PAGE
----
Conflicts of interest
If a trustee is also a beneficiary, it is important that he or she can separate their personal interests as a beneficiary, from the decisions to be taken as a trustee. This is particularly important when deciding which family members should receive funds from a discretionary trust. If the trustee also holds shares in his or her own right, it is also important for them to separate the interests of the trust from their personal interests. There may well be a situation where the interests of the trust are best served by voting for the trust one way, whilst that trustee's personal interests are best served by voting a different way.

If the trustee is also a director of the family company, there are also potential conflicts between their role as director of the company, and as trustee shareholder. It is therefore important to give careful thought to the identity of the trustees.

Trustees' powers
The creator of the trust must consider, at the outset, what powers the trustees should have. In most cases the trustees will only have the powers given to them at the outset, and therefore it is important to consider how the trust (and family business) will be run in the future, and to provide as much flexibility for the trustees as possible.

Trustees of company shares must, for example, be given powers to participate in any reconstructions or amalgamations of the business, particularly where a liquidation of the existing business is involved. Similarly, the trustees may need the power to participate in any flotation of the company or to give warranties and indemnities on any sale, if it is ultimately concluded that the family wishes to exit.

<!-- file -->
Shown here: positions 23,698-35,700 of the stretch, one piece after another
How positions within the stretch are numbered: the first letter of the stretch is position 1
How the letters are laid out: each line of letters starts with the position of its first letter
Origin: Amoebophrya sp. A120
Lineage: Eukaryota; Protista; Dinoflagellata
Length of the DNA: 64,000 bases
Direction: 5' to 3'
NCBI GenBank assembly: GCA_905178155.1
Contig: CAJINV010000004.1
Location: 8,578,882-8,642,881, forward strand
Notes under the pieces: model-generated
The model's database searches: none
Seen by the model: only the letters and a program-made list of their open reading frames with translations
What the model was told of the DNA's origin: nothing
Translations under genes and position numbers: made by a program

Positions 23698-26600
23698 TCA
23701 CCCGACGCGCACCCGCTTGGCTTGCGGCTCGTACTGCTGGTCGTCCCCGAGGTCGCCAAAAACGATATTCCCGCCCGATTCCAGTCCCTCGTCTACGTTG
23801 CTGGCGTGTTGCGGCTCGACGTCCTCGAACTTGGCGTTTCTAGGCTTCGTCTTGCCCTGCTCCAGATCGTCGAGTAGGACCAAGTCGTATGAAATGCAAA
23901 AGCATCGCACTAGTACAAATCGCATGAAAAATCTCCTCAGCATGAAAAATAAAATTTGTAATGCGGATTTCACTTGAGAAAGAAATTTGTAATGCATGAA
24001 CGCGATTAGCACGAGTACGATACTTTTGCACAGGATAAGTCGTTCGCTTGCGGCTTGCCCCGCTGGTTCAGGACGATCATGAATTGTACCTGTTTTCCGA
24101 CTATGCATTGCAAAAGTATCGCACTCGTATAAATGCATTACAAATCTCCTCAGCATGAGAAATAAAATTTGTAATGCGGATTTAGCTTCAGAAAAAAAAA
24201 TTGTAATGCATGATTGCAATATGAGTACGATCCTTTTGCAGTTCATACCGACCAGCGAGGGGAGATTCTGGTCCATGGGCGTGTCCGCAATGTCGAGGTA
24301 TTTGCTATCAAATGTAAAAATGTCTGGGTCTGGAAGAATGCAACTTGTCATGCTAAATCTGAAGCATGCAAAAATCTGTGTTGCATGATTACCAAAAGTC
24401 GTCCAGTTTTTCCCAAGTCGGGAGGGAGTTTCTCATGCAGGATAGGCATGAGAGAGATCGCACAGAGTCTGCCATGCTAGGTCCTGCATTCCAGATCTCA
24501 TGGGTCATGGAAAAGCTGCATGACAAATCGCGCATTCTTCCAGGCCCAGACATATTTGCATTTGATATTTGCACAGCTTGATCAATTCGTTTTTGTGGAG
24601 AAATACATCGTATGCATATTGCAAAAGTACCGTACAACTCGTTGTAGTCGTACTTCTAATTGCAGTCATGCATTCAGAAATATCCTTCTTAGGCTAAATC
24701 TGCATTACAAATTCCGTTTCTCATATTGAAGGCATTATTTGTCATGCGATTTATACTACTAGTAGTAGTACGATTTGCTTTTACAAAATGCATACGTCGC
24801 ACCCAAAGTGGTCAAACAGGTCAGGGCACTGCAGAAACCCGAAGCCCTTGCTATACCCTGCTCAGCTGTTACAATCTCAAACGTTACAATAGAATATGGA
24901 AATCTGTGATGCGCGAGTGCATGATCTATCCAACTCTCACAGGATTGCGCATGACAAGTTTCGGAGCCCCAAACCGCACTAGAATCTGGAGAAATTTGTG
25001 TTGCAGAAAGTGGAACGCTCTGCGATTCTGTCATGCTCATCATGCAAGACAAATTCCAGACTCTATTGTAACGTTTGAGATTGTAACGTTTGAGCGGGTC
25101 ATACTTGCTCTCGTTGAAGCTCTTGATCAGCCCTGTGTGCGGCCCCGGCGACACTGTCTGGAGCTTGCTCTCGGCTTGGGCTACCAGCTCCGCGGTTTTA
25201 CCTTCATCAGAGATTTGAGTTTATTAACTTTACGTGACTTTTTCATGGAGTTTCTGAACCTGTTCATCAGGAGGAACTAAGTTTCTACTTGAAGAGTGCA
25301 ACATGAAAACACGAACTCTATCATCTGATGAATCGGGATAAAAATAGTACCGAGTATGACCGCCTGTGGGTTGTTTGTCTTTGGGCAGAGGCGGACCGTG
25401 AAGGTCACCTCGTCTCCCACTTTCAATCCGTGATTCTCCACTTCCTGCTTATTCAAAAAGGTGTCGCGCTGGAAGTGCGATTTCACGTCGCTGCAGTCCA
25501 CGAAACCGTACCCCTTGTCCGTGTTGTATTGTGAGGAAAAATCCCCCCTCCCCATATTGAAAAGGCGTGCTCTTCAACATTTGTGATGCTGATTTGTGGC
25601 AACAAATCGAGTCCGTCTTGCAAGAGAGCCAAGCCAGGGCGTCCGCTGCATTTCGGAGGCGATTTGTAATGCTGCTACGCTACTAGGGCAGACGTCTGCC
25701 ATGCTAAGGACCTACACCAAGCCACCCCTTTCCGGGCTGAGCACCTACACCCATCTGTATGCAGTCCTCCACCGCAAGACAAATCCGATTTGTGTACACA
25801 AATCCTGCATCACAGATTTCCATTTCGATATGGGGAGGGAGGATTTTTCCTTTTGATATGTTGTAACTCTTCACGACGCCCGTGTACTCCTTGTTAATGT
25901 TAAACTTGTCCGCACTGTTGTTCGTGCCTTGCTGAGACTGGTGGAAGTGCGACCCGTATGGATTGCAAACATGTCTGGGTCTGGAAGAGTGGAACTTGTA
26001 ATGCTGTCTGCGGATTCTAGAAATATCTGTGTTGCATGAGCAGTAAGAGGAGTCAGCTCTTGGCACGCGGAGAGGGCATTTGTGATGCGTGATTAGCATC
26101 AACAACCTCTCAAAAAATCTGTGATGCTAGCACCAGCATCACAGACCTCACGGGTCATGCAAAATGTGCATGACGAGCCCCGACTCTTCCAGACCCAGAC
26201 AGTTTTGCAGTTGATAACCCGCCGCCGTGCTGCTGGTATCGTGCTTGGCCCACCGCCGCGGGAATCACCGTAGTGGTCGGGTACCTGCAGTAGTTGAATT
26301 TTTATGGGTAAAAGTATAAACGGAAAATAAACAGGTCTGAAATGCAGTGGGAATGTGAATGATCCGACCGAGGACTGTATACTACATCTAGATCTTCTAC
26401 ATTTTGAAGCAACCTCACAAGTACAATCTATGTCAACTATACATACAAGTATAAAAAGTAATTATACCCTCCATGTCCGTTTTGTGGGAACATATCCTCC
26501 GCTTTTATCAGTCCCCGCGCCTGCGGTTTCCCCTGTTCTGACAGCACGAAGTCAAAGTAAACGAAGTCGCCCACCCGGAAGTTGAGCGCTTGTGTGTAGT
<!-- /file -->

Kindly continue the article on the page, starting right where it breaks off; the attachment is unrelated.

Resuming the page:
Retaining control
By placing the interest in the business, or business assets into a trust, those assets are then protected by the trustees, whilst the family members, the beneficiaries, can still benefit from them. Control of the business can therefore be retained by the trustees for the family for up to 80 years. The trust itself can be very flexible, to take account of the family's changing circumstances and needs at any one time.

Other uses of trusts
Trusts are also a valuable tool in planning to avoid inheritance tax and capital gains tax. They can be used for example by a founder of a family business who wishes to step back from the business, and avoid tax, but who does not wish to lose control. The founder can place the business interest in a trust, and remain trustee, voting the shares or the partnership interest for the family.
Trusts are a very flexible way of holding family assets for up to 80 years. The trust can help protect the family business assets and retain the family's control over the business for the generations to come. Family members will have the benefit of controlling the business and of the income that flows from the company shares/asset or partnership interest, but without some of the risks of outright ownership. Trusts can therefore be used to solve a variety of current and future issues for the family, including tax.